This blog was co written by divorce coach, Claire Black.
As non-UK tax residents, the couple will be subject to special rules for calculating the capital gains tax (“CGT”) due in relation to either the sale or transfer of their UK property.
We are delighted to have been shortlisted for both the Firm of the Year and Wellbeing Awards at the Lexis Nexis Family Law Awards 2021.
We are pleased to announce that Kingsley Napley's Family team has been shortlisted as 'Family Team of the year' in the Chambers HNW Awards 2021.
We are pleased to announce that 8 solicitors in our Family and Divorce team, including all 7 partners, have been featured in the Spear's 2021 Family Law Index.
The breakdown of a relationship is a challenging and stressful time, even when you and your partner are on relatively good terms.
There are a number of support services we recommend to help manage the strain which comes with relationship breakdown and the significant changes to your and your children’s circumstances. People often go first to friends and family and then perhaps to a lawyer, counsellor or financial advisor. Many people do not feel comfortable talking to their employer about their circumstances and in this blog, we explore how it can be important from both a personal as well as family law and employment law perspectives.
Will MacFarlane, partner in our Family and Divorce team, has been quoted in an article in The Times about how family lawyers have adapted their working practices during the pandemic.
Jane Keir, partner and Charlotte Bradley, partner and head of department in our Family and Divorce team, address questions about gambling addictions and how it can impact on family finances during a divorce.
The last 12 months have put an awful lot of pressure on the family unit and sadly this has led to a spike in separation and divorce amongst married couples. With the end of the tax year fast approaching (last day Monday 5th April – Easter Monday) it is timely to consider the tax consequences of separations.
Stacey Nevin, senior associate in our Family team, has been quoted in Today's Family Lawyer about the impact that COVID-19 has has on the ability to get divorced and the different options that couples are trying.
Olivia Stiles, associate in our Family team, has been quoted in Today's Family Lawyer about the possible rise in demand for family legal services as we enter the new year.
It has been 20 years since the landmark White v White  UKHL 54 decision. Abby Buckland has written for New Law Journal questioning how much progress has been made in gender equality.
Last night, Kingsley Napley’s Family & Divorce team hosted a webinar debate titled “This House believes remote hearings are not remotely fair”, chaired by The Honourable Mrs Justice Roberts. Over a hundred family lawyers and barristers participated via Zoom and, following arguments from Lucy Stone QC, James Roberts QC, Brent Molyneux QC and Nicholas Yates QC, the motion was carried following an online audience poll with 56% in favour and 44% against.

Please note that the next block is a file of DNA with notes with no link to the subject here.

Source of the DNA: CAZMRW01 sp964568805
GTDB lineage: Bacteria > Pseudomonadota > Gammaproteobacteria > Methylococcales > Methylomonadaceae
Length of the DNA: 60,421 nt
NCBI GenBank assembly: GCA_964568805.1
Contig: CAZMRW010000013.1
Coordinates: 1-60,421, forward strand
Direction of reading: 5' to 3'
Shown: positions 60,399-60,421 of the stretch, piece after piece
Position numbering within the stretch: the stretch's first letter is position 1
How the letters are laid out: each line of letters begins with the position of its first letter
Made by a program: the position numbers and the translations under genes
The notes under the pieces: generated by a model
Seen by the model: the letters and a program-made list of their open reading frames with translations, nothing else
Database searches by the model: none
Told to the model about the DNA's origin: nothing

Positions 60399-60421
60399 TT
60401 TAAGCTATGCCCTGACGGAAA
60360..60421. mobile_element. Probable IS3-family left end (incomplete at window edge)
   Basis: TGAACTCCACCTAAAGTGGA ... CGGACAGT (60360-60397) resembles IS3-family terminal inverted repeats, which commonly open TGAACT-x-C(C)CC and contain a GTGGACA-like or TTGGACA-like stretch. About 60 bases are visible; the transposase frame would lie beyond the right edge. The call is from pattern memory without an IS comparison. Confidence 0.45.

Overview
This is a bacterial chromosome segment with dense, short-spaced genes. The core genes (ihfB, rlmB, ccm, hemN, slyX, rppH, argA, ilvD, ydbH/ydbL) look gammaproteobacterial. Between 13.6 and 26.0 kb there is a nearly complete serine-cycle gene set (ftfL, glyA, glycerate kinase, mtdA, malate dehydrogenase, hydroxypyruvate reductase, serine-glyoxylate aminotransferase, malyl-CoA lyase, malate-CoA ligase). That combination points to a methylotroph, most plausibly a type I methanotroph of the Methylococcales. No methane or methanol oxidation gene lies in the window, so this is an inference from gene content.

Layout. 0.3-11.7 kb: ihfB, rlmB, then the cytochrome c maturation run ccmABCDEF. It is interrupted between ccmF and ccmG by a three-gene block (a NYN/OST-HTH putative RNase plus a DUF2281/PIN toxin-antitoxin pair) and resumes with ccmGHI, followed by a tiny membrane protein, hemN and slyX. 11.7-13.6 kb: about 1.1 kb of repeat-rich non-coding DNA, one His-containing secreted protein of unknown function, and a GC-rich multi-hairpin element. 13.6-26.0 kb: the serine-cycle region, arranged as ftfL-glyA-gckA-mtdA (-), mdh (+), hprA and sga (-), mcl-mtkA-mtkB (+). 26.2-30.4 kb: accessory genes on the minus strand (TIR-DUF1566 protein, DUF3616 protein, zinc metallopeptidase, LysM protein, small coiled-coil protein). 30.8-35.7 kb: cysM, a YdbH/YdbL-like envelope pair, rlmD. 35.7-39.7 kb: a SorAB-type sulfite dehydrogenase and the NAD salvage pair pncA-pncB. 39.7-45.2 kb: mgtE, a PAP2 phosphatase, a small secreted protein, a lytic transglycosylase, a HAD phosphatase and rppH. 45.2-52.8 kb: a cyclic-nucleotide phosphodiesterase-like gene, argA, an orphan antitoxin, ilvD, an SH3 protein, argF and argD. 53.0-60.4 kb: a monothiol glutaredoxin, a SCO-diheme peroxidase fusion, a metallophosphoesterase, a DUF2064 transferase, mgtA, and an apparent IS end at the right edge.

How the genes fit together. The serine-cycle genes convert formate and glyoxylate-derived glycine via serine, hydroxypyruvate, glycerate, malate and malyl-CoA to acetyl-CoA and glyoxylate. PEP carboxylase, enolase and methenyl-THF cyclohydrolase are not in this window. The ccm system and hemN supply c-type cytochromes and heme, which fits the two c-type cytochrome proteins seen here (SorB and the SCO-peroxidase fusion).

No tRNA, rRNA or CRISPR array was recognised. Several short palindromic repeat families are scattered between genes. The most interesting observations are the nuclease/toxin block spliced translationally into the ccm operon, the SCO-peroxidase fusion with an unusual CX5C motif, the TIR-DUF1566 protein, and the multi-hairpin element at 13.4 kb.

Charlotte Bradley, head of the family team at Kingsley Napley, is the contributing editor of the recently published 4th edition of International Comparative Legal Guide to: Family Law 2021.
Jane Keir shares her views on remote justice with Spear's Magazine in a letter to the editor.
We recognise that the last few months have been testing for many separated parents who have been co-parenting throughout the pandemic – with home schooling and juggling work and child care commitments between two households. With the uncertainty as to whether schools can safely reopen fully, some separated parents may well find themselves disagreeing on whether their child should attend in such circumstances.
Much has been written about the case of Barder v Calouori  AC 20 (“Barder”) in the initial stages of the COVID-19 lockdown. It was held out as the means by which maybe, just maybe, it might be possible to reopen a case where a substantive financial order has been made on the basis that the COVID-19 pandemic is an event which has invalidated the basis, or fundamental assumptions of the original financial order.
The family courts remain open in the midst of this pandemic and as a divorce lawyer, I therefore continue to grapple with the question of how the asset pot should be divided fairly and in accordance with the law when there is so much uncertainty in the global market. Whilst the government recently announced the “re-opening” of the property market, economists and housing experts have differing views on how significant the fall in house prices will be and when the market can be expected to bounce back.
The uncertain financial trajectory as a result of the coronavirus crisis is something that couples going through the divorce process need to consider carefully as it can have an impact on their financial settlements. Pension assets can often get overlooked on divorce generally as they are not viewed in the same way as a cash asset or a property.